, , , ,


My contention is that good men (not bad men) consistently acting upon that position [imposing “the good”] would act as cruelly and unjustly as the greatest tyrants. They might in some respects act even worse. Of all tyrannies, a tyranny sincerely exercised for the good of its victims may be the most oppressive. It would be better to live under of robber barons than under omnipotent moral busybodies. The robber barons cruelty may sometimes sleep, his cupidity may at some points be satiated; but those who torment us for their own good will torment us without end for they do so with the approval of their own conscience. They may be more likely to go to heaven yet at the same time likely to make a Hell of earth. This very kindness stings with intolerable insult. To be “cured” against one’s will and cured of states which we may not regard as disease is to be put on the level of those who have not yet reached the age of reason or those who never will; to be classed with infants, imbeciles, and domestic animals.

The C. S. Lewis quote met a rejoinder involving the Bush Era war in Iraq.

Ask hungry children, also the Kurds and the Marsh Arabs about Saddam.

Bush and the neocons did the right thing but focused too much on “regime change” and seemingly not at all on cultural transition. In the long run, which now characterizes what I believe Iraq has been about all along, natural cerebral and less natural political evolution have a codependent relationship, i.e., the more intelligent we become as a species, the more empathetic, reasoning, and thoughtful we must become as well — or perish in our own nuclear plasma.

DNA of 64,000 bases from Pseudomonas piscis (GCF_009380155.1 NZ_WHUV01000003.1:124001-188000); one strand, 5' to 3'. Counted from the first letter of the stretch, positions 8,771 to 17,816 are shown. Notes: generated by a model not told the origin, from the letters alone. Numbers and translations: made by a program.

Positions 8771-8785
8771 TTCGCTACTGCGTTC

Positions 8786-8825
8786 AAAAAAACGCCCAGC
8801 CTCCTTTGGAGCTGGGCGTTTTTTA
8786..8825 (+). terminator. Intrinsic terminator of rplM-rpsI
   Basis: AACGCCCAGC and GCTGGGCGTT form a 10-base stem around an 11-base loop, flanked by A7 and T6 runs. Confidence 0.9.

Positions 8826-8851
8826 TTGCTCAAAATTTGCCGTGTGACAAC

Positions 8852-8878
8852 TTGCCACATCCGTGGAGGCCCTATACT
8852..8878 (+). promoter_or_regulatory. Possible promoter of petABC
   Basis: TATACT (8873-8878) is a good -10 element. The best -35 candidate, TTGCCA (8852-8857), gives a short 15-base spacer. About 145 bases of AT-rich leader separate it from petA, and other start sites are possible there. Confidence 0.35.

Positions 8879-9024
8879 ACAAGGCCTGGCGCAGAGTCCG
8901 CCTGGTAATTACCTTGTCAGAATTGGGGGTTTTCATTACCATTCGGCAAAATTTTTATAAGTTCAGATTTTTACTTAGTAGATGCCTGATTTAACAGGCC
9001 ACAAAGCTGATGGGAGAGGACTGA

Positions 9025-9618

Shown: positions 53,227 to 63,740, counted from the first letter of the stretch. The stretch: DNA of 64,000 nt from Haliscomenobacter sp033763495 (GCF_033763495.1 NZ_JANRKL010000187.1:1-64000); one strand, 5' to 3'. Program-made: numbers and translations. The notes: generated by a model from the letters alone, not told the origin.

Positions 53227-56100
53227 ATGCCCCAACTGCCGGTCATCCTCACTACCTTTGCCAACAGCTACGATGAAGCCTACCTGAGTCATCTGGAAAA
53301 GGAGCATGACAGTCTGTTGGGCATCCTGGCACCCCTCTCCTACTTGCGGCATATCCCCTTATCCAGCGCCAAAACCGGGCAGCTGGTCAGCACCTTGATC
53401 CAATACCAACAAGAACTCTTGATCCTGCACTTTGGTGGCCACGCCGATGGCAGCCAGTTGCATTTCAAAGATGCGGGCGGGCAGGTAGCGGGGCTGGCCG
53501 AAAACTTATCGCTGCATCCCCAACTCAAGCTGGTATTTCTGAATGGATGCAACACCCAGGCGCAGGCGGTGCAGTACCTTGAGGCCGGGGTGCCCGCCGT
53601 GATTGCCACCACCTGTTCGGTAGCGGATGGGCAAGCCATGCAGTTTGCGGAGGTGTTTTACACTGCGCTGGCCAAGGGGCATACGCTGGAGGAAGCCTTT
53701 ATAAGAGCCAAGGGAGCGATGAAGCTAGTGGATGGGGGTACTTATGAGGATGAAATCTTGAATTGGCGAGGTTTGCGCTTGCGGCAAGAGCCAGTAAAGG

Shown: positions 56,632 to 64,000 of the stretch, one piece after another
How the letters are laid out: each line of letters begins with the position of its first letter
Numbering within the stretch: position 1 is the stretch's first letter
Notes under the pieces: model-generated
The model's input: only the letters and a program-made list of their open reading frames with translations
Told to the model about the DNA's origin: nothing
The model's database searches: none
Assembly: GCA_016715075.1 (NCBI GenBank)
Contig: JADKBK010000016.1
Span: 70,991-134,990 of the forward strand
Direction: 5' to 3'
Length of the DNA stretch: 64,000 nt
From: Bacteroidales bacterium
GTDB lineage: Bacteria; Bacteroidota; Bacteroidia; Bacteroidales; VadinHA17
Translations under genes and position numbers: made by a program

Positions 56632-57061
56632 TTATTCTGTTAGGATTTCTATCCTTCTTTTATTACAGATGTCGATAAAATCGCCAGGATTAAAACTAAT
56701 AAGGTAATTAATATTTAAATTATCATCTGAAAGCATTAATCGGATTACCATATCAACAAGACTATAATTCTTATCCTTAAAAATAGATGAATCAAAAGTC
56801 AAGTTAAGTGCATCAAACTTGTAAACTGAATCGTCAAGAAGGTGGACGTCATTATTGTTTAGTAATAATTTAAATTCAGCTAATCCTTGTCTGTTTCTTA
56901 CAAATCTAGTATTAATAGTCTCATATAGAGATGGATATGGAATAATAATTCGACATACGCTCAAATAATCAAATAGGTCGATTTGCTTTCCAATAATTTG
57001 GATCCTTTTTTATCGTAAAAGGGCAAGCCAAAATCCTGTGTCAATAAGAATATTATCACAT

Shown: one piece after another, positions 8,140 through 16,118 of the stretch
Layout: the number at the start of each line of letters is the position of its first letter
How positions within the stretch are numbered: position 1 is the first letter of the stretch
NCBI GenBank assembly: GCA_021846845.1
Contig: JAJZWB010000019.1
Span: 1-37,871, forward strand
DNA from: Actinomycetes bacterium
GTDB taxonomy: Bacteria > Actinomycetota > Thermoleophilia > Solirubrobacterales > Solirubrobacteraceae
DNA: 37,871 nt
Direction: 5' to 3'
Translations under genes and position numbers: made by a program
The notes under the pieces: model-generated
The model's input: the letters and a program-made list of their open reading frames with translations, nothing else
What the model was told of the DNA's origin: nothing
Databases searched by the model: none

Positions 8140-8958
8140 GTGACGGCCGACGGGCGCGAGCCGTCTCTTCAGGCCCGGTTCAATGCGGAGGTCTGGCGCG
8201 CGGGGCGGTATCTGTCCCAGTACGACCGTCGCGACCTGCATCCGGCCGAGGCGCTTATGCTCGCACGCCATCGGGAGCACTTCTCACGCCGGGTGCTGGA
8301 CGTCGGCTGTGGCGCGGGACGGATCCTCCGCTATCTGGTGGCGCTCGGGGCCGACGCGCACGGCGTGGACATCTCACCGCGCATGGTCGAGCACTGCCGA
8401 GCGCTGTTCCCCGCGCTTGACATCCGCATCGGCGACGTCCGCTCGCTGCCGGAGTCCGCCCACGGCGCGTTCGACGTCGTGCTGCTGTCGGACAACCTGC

C. S. Lewis may not have known that he was addressing a recognizable kind of evil in “good” character, and that would be the do-good messianic character of the malignant narcissistic (related look-ups: bipolar disorder; narcissistic personality disorder. In such people, power becomes the power to visit suffering on others with impunity. This is something that made the Soviet Era Communist Party and its machinery so execrable; it is also the same thing that has made the “Islamists” and their zombie-think intellectual machinery and very real criminal muscle also deeply repugnant to mankind. One may note similar cause and narrative in the Christian “inquisition” and numerous royal and sectarian conflicts.

Let’s not take the words of great writers such as C.S. Lewis as being beyond reproach by way of improved knowledge and new observation and updating.

Regarding Islam’s internecine issues and political psychology: the rancor should come down in geopolitical numbers and scope as feudal methods in power and the medieval worldview become more difficult to “sell” against the full suite of modern administrative alternatives and their presence in the fast becoming archaic fortresses of the medieval mode.